Andy Summers 🤠’s review published on Letterboxd:
Richard Donner's filmography has some crackers among it. From The Omen which still ranks among my favorite Horror films, to The Goonies that almost everyone of a certain age loves, to Scrooged and what I refer to as the original Superman, he's been both critical and box-office gold. Lethal Weapon cemented his place back in 1987 as the director who helped bring back the buddy-cop film in spectacular style. That movie also made Mel Gibson a household name and a Hollywood A-lister, before infidelity, alcohol, and a run-in with the cops made him a pariah. Back in 1992 however he was still an action man with clout but this third installment of the popular franchise was in danger of getting a little stale and needed a new dimension.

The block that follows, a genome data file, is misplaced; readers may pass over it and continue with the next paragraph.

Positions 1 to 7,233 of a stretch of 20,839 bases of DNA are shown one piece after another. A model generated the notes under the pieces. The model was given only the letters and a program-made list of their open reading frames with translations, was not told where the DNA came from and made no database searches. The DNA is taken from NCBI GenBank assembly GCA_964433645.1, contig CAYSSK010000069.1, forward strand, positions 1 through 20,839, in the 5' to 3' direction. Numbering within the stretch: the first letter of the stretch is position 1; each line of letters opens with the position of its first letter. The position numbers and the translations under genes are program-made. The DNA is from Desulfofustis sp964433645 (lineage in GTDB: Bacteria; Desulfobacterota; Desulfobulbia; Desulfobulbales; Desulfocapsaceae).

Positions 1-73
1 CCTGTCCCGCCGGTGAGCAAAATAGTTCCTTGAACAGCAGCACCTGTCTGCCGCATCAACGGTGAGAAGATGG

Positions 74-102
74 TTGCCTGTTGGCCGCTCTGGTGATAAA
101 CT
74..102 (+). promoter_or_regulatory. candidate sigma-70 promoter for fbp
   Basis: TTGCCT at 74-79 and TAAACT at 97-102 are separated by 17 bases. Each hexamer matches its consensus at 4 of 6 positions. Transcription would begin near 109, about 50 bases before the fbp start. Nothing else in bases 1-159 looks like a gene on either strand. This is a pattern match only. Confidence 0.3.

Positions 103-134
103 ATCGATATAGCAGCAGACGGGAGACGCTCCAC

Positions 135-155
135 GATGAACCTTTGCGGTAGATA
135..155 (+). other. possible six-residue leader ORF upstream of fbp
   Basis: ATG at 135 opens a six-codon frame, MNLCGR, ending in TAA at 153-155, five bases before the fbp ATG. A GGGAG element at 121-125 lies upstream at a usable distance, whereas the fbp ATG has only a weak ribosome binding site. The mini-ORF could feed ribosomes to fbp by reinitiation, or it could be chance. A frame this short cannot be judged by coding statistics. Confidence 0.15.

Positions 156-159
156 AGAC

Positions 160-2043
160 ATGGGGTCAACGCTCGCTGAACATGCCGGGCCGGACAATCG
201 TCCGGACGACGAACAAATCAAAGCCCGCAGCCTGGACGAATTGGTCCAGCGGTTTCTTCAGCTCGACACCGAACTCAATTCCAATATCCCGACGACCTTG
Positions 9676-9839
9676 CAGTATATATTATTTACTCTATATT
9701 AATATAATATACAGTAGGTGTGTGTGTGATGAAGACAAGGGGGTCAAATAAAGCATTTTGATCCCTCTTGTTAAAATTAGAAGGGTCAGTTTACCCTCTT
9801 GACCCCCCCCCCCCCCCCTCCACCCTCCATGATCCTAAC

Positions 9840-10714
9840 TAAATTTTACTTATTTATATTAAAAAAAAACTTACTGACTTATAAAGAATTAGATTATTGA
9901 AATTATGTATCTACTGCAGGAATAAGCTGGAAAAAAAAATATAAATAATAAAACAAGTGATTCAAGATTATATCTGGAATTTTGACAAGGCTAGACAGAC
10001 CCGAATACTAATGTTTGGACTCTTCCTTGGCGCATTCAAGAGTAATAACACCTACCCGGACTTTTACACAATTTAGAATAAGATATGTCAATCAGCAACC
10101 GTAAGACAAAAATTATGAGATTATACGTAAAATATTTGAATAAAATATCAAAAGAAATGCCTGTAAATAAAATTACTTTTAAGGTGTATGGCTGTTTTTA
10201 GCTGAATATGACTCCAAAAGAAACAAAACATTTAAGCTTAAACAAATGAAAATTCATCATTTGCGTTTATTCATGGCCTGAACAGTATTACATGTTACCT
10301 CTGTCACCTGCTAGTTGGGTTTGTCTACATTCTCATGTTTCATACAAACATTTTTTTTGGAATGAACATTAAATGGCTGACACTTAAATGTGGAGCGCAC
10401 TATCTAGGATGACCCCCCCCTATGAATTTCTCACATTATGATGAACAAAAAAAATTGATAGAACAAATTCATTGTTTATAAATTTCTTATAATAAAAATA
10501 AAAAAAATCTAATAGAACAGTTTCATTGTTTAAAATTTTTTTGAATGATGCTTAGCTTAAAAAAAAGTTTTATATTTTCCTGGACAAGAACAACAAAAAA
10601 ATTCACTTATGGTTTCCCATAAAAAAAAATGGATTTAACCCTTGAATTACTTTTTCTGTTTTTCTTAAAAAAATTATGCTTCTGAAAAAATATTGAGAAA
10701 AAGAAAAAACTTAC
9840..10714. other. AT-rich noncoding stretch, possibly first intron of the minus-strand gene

Danny Glover stated in Lethal Weapon "that he was getting too old for this shit", and by this film he wasn't the only one. Bringing back Joe Pesci after his turn in film number 2 was proof that these two needed a little help with the comedy side of things. The action of course was never a problem as Gibson's Riggs always liked a ruck, but this film felt forced as the studio clamored for another big box-office take. The story is nothing new with Danny Glover's Murtaugh days from retirement when they all get caught up in a gun case that involves crooked cops and a chance for Riggs to hook up with a female who doesn't end up dead. It's patchy both in plot and script, but there is some decent chemistry between Gibson and Rene Russo and a few impressive stunt sequences which had become the staple of the franchise's success. Not a patch on the first film or even the second, this should have been the end of the line for a series that started brilliantly and then inevitably dipped in quality.